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Embrace Bossy, Don’t Ban It

The chief operating officer (COO) of Facebook Sandberg reacts during a session at the World Economic Forum (WEF) in Davos

This past week, Sheryl Sandberg and her organization, Lean In, launched a new campaign aimed at empowering girls of all ages to become leaders. The Girl Scouts of America, Beyoncé, former Secretary of State Condoleezza Rice, Jennifer Garner, and many more have already backed the “Ban Bossy” campaign.

The idea behind the campaign, according to Sandberg in an interview with ABC News, is to “help girls and women feel more confident and comfortable as leaders.”

Sandberg said, “Women do 66 percent of the work in the world. Women produce 50 percent of the food. Women make 10 percent of the income and women own 1 percent of the property. We are 50 percent of the population. We are 5 percent of the Fortune 500 CEOs. We are 17 percent of the board seats. We are 19 percent of Congress. That’s not enough for 50 percent of the population. We live in a world that is overwhelmingly run and owned by men.”

She makes a very valid point here, and the idea behind the campaign is excellent. We do have a gender imbalance among leaders of all kinds. That problem is not the word “bossy,” though.

As a woman, jumping on this campaign’s bandwagon as a postgrad would be too easy. By aiming simply to “ban bossy,” this campaign essentially points the finger and blames external circumstances and instances for why women don’t make up more of our national, world, and industry leaders. It says it’s someone else’s fault for why we, collectively, haven’t even made a dent in achieving our dreams and aspirations.

“Bossy” is one of those words that has a negative connotation simply because previous generations have made it so. Other words, like “geek,” “nerd,” and even “gay” to a point have undergone cultural shifts, which have made them more widely embraced and less of a stigma. The more effective way to combat the gender gap and empower girls and women to take on more active leadership roles would be to embrace being bossy and cause a cultural shift.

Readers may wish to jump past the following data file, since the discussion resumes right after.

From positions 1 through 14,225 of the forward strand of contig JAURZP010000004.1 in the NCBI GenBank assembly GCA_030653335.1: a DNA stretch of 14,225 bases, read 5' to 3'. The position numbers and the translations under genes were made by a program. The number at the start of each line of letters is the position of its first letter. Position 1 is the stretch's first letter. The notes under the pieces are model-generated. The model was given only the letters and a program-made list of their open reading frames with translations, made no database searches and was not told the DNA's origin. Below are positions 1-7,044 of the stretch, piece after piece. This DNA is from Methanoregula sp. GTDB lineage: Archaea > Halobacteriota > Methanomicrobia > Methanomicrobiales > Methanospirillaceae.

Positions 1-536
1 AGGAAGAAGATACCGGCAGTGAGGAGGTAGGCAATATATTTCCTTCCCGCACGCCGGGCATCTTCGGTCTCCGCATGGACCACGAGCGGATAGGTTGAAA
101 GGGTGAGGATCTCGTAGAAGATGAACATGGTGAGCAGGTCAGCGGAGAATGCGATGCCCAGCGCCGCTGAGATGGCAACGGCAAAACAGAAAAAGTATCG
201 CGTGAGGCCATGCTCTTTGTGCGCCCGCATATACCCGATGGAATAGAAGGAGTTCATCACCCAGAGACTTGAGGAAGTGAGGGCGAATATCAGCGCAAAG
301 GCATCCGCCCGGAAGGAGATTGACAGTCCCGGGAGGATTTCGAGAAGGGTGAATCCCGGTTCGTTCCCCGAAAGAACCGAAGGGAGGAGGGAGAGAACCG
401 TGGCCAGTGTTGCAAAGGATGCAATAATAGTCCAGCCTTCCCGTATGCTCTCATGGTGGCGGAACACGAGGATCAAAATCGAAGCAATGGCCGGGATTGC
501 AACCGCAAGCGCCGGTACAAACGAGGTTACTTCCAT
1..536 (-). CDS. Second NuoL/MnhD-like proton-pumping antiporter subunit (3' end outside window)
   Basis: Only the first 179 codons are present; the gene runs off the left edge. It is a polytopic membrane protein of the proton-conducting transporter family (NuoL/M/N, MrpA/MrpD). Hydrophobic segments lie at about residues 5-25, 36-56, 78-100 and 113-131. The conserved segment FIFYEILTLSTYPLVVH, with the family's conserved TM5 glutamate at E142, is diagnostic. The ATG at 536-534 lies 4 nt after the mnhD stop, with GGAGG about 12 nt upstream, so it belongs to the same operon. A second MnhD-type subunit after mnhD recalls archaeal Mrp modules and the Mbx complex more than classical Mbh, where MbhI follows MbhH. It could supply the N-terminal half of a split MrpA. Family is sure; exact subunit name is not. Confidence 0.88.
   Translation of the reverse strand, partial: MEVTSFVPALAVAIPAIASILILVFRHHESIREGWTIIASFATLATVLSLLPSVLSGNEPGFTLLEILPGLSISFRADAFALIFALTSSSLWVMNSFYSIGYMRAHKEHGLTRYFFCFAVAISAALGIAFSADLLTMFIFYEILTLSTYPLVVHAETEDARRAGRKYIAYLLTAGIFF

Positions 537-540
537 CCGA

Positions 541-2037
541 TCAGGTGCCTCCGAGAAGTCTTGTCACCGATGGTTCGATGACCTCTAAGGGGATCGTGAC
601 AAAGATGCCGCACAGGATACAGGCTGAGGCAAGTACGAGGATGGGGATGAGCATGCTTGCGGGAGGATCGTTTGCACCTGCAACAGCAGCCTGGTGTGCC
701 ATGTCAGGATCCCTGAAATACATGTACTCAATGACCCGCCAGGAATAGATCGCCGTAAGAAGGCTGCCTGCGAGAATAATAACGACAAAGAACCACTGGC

By embracing being bossy–the way many women have publicly done in the past week through a number of public outlets–we take responsibility for making our dreams happen. Banning bossy, instead of owning up to what we each are, shifts the blame and tells girls that they should have leadership aspirations. This isn’t always the case. Some girls and women have dreams of being a stay-at-home mom and running the PTA, not running a fortune 500 company or the world.

“Ban Bossy” may have a great idea behind it, and I’m all for empowering girls and women all over the world to follow their own dreams, but banning a single word isn’t the right way to do it. Encouraging ladies and men alike to embrace their individuality will do a better job of empowering everyone to achieve greatness. There are plenty of double standards for women already, and this type of feminism–the kind that only empowers one set of people rather than expanding rights for everyone–is just another one that shouldn’t see the light of day any longer.

I’m bossy, so what?

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robynrl

Social media addict. Duquesne alumna. South Jersey born. Finding my way in Pittsburgh.

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